How much more thrashy power metal can the world take? While this question might refer to The Crimson Throne, Germany’s Circle Of Silence‘s fifth album, it is the same question that went through my head when I listened to their label debut The Blackened Halo in 2011. As part of preparing this review, I went back (not in time though) and listened to The Blackened Halo again to see if it could convince me today more than it did back then, which was not at all. And by the God-Emperor, just as seven years ago, I still don’t feel in need of the umpteenth band mixing influences of bands like early Blind Guardian and Helloween, Rage, Accept, Exodus and Kreator because there are so many better alternatives available already. The Crimson Throne really needs to be some damn fine composing to shed a good light on Circle Of Silence in my book. Continue reading “Circle Of Silence – The Crimson Throne Review”
guess what ? I invented Manowar therefore i can record & perform anything i want . Any more stupid questions ?
guess what i dont have to do anything. Esp. What brave knuckleheaded internet warriors like you want me to do . Bronx greetings to you
I talked about how Crematory had no success insulting people on the internet who disliked their music, and Ross Friedman who calls himself The Boss (there is only one Boss, but that’s a different topic…) is portraying a level of insecurity, immaturity and too much free time on youtube as well (above comments taken from /watch?v=KrzIcFcMrSo). The problem with Crematory was that the band (“Germany’s leading metal band”) couldn’t back it up with any sort of relevant releases since the ’90s. Mr. Friedman on the other hand is quite the legend, having shaped a part of Manowar‘s success in the ’80s with his guitar playing and some amount of songwriting on albums like Kings Of Metal, after which he left the band. Past glory aside, can Ross The Boss, despite his childish sobriquet, substantiate his attitude with powerful music blowing the POSERS away or is it as disappointing as Crematory‘s output?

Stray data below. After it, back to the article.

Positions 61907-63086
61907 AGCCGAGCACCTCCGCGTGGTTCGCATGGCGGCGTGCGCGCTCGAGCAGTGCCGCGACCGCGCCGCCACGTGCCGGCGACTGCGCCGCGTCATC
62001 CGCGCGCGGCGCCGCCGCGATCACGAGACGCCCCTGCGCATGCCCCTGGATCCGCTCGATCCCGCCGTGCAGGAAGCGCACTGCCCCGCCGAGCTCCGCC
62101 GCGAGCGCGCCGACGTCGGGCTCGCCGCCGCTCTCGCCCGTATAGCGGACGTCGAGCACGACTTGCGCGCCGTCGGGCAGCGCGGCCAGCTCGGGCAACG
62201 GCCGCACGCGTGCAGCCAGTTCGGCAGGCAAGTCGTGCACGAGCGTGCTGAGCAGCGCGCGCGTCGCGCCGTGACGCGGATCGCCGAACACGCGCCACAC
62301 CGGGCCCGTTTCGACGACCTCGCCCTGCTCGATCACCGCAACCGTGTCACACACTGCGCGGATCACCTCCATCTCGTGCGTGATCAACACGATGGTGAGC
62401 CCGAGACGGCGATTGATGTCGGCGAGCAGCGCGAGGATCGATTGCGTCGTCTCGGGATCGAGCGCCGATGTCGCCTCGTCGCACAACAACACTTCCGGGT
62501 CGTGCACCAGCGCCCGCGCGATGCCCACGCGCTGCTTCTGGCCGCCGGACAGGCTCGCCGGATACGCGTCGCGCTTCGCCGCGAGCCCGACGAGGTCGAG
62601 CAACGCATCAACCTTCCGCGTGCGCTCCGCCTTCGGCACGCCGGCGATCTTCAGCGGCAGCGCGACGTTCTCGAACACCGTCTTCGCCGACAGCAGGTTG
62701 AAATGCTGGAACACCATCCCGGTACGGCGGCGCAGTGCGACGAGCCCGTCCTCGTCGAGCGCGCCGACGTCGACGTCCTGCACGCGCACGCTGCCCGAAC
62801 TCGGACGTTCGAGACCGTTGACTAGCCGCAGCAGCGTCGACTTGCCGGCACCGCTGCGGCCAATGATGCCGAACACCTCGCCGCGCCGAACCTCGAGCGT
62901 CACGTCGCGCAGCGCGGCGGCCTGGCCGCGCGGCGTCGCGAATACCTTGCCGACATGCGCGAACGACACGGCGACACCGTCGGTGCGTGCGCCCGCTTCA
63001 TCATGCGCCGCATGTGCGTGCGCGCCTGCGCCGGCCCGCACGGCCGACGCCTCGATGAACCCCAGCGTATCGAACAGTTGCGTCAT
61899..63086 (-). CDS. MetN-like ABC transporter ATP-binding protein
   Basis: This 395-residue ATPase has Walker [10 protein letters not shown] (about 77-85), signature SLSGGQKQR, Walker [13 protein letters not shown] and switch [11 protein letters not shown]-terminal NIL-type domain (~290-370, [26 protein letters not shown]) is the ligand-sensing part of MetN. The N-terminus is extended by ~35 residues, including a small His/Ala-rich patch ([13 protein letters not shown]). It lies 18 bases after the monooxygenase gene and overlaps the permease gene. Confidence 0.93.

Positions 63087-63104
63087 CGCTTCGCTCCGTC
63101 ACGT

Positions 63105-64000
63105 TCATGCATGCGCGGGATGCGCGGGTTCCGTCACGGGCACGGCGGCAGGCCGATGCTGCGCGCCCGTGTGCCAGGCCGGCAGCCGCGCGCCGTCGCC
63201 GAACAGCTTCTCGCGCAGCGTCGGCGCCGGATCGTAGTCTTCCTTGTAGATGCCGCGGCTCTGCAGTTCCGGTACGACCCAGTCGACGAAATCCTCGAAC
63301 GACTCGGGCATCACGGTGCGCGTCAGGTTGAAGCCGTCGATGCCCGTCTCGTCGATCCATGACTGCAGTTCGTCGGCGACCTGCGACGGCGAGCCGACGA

Opening title track “By Blood Sworn” impresses twofold: the songwriting indeed sounds like 1988’s Kings Of Metal, the riffs and pulsating drums are reminiscent of Manowar‘s typical fist-pumping, chest-thumping adrenaline filled sound. The other impression, albeit negative, is the sound. Immediately you will notice the washed-out sounding drums and guitars. I don’t understand what Mr. Friedman was going for here – this doesn’t sound old school, it sounds like a 64 kbit/s conversion of an otherwise fine sound. No, it’s not my files, you can listen to the terrible sound yourself here.
Sound is not all, and I can forgive By Blood Sworn‘s poor production if the songs are good. Sadly, after the initial positive impression with the powerful title track, “Among The Bones” features some terrible ’80s glam impressions with a highly generic chorus. What is going on here? This is far from the usual high-octane sound Manowar are known for, and which even Mr. Friedman himself displayed with his first two albums in 2008 and 2010 as Ross The Boss. Granted, those albums weren’t high quality songwriting either, but they at least channeled the spirit of true metal.